From plot to pot: Why buy fresh herbs when you can pick them right outside your back door?

Carolyn Hart selects eight chefs' favourites to start growing now

Patatas bravas

Serves 4-6

Growth potential: As the ground softens up and temperatures become less harsh, it's time to get those early crops bedded in

There's little advantage, unless you are a commercial grower trying to catch an early market, in sowing crops too soon. But if March is kind and the soil warms up and dries out you should this month be able to sow broad beans, cabbage and calabrese, chrysanthemum greens, curly endive, kale, land cress, lettuce, spring onions, parsley, parsnips, peas, radish, spinach and plenty of cut-and-come-again crops: mizuna, komatsuna and red mustard, mibuna, oak-leaf lettuce, saladini, pak choi, rocket and Texsel greens (a type of brassica). Cut-and-come-again crops do well in large tubs. So do land cress, radishes and parsley. The rest produce the best crops in open ground.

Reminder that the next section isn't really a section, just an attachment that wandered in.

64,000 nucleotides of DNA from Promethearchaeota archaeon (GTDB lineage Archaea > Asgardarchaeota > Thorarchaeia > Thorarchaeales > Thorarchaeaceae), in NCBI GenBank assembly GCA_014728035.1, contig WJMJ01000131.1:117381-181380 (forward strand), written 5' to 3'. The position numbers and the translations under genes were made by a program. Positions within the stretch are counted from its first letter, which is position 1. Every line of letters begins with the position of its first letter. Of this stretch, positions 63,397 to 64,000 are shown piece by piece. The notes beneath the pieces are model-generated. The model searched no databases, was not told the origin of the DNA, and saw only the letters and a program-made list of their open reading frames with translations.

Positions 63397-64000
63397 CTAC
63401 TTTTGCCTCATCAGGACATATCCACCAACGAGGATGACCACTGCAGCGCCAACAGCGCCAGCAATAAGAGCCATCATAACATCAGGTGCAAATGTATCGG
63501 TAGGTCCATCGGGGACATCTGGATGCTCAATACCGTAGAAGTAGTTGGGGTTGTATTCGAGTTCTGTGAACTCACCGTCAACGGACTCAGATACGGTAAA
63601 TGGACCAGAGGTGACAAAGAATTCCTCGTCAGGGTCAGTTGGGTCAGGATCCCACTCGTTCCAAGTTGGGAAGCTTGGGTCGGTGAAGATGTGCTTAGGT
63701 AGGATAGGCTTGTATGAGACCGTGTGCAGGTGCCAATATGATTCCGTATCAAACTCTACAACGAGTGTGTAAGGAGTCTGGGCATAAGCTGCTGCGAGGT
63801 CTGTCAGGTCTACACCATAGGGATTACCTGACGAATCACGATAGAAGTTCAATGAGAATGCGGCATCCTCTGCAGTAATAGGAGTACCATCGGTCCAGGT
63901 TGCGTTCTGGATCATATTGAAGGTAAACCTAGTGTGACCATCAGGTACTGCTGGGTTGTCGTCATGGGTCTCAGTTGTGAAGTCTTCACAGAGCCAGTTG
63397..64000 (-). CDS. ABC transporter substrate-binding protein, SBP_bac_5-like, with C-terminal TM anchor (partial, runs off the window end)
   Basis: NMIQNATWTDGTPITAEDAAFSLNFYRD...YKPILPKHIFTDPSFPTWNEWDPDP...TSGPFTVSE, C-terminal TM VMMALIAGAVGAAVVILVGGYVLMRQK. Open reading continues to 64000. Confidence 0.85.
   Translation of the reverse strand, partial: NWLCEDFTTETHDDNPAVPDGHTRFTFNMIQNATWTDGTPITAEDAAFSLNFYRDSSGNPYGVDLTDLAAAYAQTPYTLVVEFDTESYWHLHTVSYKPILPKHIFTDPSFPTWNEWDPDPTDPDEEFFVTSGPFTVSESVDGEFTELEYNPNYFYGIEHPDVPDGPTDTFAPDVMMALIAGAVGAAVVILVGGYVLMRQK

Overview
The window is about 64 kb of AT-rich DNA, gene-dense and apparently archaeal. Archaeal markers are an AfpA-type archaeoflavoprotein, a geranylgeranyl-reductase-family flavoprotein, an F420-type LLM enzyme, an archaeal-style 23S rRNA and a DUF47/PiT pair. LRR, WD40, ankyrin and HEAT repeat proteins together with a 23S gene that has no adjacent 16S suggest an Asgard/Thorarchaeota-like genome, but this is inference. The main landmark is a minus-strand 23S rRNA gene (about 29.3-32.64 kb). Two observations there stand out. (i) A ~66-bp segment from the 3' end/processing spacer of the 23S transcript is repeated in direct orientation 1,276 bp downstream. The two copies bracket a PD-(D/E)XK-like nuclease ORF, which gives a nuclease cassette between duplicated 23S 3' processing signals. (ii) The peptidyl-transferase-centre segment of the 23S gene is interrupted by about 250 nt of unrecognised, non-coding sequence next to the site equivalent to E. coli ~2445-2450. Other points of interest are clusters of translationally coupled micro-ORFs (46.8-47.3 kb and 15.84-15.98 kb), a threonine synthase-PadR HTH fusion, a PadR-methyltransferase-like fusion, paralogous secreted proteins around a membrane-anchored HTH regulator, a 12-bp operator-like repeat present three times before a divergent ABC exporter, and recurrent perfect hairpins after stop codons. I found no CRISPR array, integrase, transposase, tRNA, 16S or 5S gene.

Celeriac remoulade with speck

Serves 4

Beef stew with blue cheese dumplings

Ingredients to serve 4

The Life Kitchen: Corn and haddock chowder

Ingredients to serve 4

Moroccan meatballs

Serves 6

Penally pudding and broiled mushrooms: the origin of Darwin's diet is unveiled

This month will see the publication of a collection of recipes by a highly unlikely celebrity chef: Charles Darwin's wife, Emma.

Spanish crisp cauliflower

Serves 4 (as a starter or a side dish)

Roast cod with cockles, cider and parsley

Serves 4

Salt cod fritters

Serves 4

Cod, potato and leek soup

Serves 4-6

Mutton broth

Serves 4

Whipped potatoes with chanterelles

Serves 4 as a starter
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